Transport of Human Adenoviruses in Water Saturated Laboratory Columns

P. Kokkinos, V. I. Syngouna, M. A. Tselepi, M. Bellou, C. V. Chrysikopoulos, Apostolos Vantarakis

Research output: Contribution to journalArticlepeer-review

19 Scopus citations


Groundwater may be contaminated with infective human enteric viruses from various wastewater discharges, sanitary landfills, septic tanks, agricultural practices, and artificial groundwater recharge. Coliphages have been widely used as surrogates of enteric viruses, because they share many fundamental properties and features. Although a large number of studies focusing on various factors (i.e. pore water solution chemistry, fluid velocity, moisture content, temperature, and grain size) that affect biocolloid (bacteria, viruses) transport have been published over the past two decades, little attention has been given toward human adenoviruses (hAdVs). The main objective of this study was to evaluate the effect of pore water velocity on hAdV transport in water saturated laboratory-scale columns packed with glass beads. The effects of pore water velocity on virus transport and retention in porous media was examined at three pore water velocities (0.39, 0.75, and 1.22 cm/min). The results indicated that all estimated average mass recovery values for hAdV were lower than those of coliphages, which were previously reported in the literature by others for experiments conducted under similar experimental conditions. However, no obvious relationship between hAdV mass recovery and water velocity could be established from the experimental results. The collision efficiencies were quantified using the classical colloid filtration theory. Average collision efficiency, α, values decreased with decreasing flow rate, Q, and pore water velocity, U, but no significant effect of U on α was observed. Furthermore, the surface properties of viruses and glass beads were used to construct classical DLVO potential energy profiles. The results revealed that the experimental conditions of this study were unfavorable to deposition and that no aggregation between virus particles is expected to occur. A thorough understanding of the key processes governing virus transport is pivotal for public health protection.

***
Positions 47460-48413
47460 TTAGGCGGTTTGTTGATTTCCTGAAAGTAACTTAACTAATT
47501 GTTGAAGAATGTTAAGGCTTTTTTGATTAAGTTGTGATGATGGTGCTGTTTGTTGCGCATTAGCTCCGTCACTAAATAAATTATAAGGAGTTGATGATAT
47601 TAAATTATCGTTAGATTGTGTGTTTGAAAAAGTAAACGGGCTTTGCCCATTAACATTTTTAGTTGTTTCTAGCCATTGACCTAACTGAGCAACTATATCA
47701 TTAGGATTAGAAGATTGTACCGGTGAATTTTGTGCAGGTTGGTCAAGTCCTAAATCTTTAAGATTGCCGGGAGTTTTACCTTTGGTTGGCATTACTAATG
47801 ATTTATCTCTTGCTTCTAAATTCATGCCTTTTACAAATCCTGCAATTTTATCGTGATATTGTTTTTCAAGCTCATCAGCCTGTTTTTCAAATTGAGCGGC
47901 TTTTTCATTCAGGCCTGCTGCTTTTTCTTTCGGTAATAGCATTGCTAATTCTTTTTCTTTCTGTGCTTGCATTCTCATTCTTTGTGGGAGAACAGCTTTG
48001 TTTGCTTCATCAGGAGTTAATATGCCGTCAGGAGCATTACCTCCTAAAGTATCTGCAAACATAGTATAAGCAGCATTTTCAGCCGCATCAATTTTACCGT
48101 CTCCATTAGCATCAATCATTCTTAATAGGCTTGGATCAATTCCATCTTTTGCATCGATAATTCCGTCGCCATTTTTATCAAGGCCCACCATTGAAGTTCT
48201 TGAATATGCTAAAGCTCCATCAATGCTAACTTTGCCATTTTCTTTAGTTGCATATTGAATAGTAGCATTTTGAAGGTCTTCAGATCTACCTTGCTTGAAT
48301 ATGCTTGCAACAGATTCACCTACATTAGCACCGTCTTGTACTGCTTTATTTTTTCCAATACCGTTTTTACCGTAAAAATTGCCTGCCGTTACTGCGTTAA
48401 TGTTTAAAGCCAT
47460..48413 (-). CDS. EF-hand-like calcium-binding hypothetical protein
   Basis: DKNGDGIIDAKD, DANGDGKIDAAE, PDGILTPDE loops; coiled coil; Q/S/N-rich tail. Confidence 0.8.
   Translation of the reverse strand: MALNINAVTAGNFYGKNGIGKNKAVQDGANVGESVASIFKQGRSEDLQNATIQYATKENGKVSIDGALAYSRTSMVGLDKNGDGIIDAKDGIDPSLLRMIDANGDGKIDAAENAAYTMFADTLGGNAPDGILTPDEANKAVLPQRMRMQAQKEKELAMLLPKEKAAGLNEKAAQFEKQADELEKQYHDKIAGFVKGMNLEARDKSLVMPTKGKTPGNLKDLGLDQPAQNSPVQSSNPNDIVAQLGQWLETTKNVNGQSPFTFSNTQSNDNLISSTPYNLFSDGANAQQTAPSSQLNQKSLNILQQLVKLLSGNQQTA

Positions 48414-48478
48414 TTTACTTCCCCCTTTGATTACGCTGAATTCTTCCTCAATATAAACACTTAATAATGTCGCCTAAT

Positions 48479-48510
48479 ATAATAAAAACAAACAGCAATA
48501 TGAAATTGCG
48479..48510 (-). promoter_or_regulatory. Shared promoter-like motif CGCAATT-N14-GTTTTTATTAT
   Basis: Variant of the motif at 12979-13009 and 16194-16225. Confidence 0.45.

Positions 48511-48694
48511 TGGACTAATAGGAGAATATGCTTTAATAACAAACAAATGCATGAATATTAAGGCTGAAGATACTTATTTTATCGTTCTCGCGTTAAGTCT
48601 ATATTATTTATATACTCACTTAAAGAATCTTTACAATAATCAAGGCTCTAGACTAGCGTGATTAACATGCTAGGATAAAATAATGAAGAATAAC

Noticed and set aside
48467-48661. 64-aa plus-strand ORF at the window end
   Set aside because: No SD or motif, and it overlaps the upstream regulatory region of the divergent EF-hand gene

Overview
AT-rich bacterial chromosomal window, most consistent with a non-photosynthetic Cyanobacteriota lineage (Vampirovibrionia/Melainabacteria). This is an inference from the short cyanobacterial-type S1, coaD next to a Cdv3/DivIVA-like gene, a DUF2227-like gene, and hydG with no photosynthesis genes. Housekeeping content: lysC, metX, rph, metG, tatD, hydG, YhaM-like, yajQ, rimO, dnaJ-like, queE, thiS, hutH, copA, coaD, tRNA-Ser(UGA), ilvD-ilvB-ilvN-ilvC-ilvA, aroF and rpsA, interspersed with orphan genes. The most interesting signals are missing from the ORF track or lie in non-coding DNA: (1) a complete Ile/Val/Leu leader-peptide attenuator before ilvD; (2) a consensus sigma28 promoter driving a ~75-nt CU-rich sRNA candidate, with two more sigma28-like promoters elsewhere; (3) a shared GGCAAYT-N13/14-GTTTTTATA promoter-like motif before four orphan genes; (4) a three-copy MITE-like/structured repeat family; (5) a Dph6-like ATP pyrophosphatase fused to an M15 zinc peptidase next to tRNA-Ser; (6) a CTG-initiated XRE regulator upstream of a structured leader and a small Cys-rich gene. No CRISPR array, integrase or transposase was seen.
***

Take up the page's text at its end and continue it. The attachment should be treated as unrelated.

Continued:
Original languageBritish English
Pages (from-to)122-131
Number of pages10
JournalFood and Environmental Virology
Issue number2
StatePublished - 1 Jun 2015


  • Adenovirus
  • Groundwater contamination
  • Public health
  • Transport


Dive into the research topics of 'Transport of Human Adenoviruses in Water Saturated Laboratory Columns'. Together they form a unique fingerprint.

Cite this